The Power Of “Think Well” – CBT & Schizophrenia

This mornings (6/2/14) “Alfie and Charlie” morning drive time radio program on BBC Radio Newcastle carried a story on research partly conducted at the University of Newcastle and published in today’s Lancet about the beneficial role of Cognitive Behavioural Therapy in helping people cope with and manage the mental health disorder schizophrenia.

The radio program interviewed a young mother who suffers from the disorder, relating her experiences both of the illness itself and of the difficult side effects associated with the use of the medications commonly used to treat it.

In addition, the program interviews Professor Doug Turkington, a Professor of Psychosocial Psychiatry at the University of Newcastle, and one of the lead authors of the study published today, who does a fantastic job of explaining how a more holistic approach to schizophrenia – which includes talking therapies such as CBT and psychological coping strategies such as mindfulness and meditation – can be of real benefit to people suffering from schizophrenia.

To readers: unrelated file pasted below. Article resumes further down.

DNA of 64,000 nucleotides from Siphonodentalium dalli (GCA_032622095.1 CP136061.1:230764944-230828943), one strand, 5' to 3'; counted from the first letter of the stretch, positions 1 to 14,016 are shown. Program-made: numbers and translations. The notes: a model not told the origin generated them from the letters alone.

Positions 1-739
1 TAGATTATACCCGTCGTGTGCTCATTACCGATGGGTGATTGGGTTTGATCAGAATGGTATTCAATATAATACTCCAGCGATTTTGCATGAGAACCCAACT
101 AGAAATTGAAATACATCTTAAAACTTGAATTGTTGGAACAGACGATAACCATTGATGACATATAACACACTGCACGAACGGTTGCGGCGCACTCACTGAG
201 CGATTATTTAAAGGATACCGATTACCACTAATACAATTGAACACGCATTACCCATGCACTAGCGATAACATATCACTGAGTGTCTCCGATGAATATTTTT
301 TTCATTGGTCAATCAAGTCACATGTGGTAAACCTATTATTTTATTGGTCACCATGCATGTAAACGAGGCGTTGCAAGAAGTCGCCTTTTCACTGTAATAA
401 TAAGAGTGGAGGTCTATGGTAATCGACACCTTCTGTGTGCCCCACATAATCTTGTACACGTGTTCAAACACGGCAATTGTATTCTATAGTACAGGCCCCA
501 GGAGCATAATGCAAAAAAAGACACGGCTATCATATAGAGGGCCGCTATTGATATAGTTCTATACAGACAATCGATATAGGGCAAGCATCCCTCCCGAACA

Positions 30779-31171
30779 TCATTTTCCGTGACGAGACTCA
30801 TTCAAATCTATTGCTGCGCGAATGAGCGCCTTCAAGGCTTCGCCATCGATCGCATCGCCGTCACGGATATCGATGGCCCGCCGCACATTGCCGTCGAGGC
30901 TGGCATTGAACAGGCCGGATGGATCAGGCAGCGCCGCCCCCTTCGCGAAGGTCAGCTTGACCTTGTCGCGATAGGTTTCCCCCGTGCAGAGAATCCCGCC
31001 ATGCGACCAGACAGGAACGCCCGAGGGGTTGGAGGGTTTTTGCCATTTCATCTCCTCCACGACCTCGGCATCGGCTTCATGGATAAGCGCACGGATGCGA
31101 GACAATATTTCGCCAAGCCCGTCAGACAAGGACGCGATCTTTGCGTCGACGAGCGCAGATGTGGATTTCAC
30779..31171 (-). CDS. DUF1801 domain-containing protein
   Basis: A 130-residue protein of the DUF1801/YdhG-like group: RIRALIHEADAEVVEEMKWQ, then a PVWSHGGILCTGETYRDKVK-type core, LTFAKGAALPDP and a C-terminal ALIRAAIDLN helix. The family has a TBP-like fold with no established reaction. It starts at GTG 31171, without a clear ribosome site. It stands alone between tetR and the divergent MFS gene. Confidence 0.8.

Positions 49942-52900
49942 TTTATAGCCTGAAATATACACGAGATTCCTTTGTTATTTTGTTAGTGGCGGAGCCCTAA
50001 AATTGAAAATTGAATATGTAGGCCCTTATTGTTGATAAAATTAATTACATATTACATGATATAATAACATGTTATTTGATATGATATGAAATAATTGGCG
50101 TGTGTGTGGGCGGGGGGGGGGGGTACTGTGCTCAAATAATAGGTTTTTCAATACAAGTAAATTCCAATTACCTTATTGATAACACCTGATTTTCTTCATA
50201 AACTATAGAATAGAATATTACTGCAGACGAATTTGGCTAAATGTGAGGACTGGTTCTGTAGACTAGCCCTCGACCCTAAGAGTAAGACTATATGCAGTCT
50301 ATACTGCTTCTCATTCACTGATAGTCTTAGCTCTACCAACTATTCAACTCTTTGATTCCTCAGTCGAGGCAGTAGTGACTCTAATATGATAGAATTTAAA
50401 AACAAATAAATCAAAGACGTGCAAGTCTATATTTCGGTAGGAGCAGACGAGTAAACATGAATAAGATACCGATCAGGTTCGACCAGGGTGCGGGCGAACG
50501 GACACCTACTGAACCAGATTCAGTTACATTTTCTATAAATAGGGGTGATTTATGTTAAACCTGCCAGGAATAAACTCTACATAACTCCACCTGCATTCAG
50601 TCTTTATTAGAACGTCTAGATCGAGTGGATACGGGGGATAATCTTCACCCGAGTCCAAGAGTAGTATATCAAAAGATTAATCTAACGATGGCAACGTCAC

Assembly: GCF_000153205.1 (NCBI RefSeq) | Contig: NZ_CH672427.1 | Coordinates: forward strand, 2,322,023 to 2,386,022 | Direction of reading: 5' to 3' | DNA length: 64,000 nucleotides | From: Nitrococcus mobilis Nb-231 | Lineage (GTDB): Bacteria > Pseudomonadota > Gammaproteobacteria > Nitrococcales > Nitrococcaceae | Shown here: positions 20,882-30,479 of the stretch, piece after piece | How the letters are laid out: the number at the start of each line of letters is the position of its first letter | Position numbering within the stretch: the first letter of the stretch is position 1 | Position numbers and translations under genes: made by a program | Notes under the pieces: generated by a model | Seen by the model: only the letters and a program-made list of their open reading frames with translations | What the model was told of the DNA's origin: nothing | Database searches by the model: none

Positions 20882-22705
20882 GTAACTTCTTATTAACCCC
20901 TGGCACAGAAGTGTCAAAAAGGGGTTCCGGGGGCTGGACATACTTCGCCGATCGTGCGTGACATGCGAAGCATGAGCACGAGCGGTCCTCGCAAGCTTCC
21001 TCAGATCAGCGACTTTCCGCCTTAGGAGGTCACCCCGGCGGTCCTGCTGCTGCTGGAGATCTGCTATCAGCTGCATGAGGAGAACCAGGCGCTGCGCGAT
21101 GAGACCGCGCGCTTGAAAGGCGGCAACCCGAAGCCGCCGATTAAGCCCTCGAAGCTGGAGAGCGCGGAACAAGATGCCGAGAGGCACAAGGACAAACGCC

In an informative and sensitive piece of journalism some of the key points we picked up on included:Headache

  • 1 in 12 people hear “voices” that can be disturbing and disruptive in their lives.
  • Stressful experiences and sleep disorders play a key role initiating or aggravating tendencies toward schizophrenia.
  • Some people can benefit from the use of techniques such as CBT without the need for medications which often have very difficult side effects.
  • An inaccurate and lazy stigma is often attached to the illness of schizophrenia, and this does not help the people who struggle with this illness.
  • This stigma is slowly being broken down, helping sufferers to cope with their condition more effectively, and enhancing their ability to happier and healthier lives.

From our point of view this program just reinforces the importance of our “Eat Well, Move Well, Think Well, Stay Well” message. Each part of that philosophy is holistically interlinked with the others, and this latest piece of research lends further support to the idea that even the most challenging forms of illness can benefit from treatment approaches that don’t always have to rely on the use of pharmacological intervention.

All in all, we felt it was a great piece of radio journalism, and you can hear the 7 minute interview for yourself by clicking on the link below:

BBC Newcastle – Alfie & Charlie

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